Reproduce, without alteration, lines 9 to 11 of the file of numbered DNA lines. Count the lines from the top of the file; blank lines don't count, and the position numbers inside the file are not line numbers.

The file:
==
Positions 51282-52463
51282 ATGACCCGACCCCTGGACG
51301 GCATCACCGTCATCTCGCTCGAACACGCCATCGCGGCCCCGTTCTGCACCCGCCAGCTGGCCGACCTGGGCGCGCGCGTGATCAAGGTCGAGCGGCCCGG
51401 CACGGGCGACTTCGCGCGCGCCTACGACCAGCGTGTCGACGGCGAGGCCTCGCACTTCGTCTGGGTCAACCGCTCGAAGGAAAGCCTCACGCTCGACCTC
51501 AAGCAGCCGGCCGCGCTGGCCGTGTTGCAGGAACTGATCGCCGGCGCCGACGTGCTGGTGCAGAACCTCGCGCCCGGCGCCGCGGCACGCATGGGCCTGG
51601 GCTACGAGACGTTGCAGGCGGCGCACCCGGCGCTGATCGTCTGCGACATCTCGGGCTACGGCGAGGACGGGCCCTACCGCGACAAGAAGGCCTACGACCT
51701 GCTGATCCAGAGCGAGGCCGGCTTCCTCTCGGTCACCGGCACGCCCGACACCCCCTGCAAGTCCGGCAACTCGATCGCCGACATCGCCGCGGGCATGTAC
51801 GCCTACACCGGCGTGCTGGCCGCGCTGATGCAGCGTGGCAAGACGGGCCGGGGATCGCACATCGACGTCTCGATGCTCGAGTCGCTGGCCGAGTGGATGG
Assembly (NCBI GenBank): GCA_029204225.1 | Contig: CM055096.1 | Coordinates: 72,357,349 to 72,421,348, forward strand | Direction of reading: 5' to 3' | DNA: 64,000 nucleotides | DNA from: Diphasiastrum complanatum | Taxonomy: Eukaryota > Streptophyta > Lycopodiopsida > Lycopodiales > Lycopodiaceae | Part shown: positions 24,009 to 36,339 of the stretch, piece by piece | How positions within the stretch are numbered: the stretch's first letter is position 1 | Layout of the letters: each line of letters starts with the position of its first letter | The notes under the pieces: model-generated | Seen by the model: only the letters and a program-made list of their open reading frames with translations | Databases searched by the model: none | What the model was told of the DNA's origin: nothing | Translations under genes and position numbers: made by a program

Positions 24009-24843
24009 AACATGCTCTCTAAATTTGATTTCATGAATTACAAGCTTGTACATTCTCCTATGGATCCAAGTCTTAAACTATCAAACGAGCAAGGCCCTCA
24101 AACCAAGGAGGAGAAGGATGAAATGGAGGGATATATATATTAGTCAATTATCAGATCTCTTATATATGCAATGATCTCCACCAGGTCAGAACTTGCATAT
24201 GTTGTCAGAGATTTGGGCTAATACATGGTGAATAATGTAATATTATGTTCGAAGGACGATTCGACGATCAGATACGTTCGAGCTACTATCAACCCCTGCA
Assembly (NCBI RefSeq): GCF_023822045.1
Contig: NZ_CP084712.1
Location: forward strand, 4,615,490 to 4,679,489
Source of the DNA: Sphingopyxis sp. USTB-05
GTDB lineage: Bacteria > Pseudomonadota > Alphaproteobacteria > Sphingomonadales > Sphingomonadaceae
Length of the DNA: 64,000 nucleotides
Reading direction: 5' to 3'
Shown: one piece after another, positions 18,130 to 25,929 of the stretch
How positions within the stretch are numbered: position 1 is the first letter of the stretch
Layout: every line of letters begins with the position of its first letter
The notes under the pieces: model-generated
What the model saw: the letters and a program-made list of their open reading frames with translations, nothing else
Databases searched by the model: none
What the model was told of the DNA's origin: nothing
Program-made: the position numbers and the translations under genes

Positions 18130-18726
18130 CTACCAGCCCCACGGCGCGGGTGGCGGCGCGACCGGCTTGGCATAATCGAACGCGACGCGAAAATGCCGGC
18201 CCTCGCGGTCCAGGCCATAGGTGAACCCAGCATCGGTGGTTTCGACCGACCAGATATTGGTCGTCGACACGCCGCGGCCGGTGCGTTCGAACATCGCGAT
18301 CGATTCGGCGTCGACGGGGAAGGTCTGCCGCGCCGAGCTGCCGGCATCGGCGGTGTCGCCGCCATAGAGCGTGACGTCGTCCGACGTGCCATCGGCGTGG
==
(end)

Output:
Assembly (NCBI GenBank): GCA_029204225.1 | Contig: CM055096.1 | Coordinates: 72,357,349 to 72,421,348, forward strand | Direction of reading: 5' to 3' | DNA: 64,000 nucleotides | DNA from: Diphasiastrum complanatum | Taxonomy: Eukaryota > Streptophyta > Lycopodiopsida > Lycopodiales > Lycopodiaceae | Part shown: positions 24,009 to 36,339 of the stretch, piece by piece | How positions within the stretch are numbered: the stretch's first letter is position 1 | Layout of the letters: each line of letters starts with the position of its first letter | The notes under the pieces: model-generated | Seen by the model: only the letters and a program-made list of their open reading frames with translations | Databases searched by the model: none | What the model was told of the DNA's origin: nothing | Translations under genes and position numbers: made by a program

Positions 24009-24843
24009 AACATGCTCTCTAAATTTGATTTCATGAATTACAAGCTTGTACATTCTCCTATGGATCCAAGTCTTAAACTATCAAACGAGCAAGGCCCTCA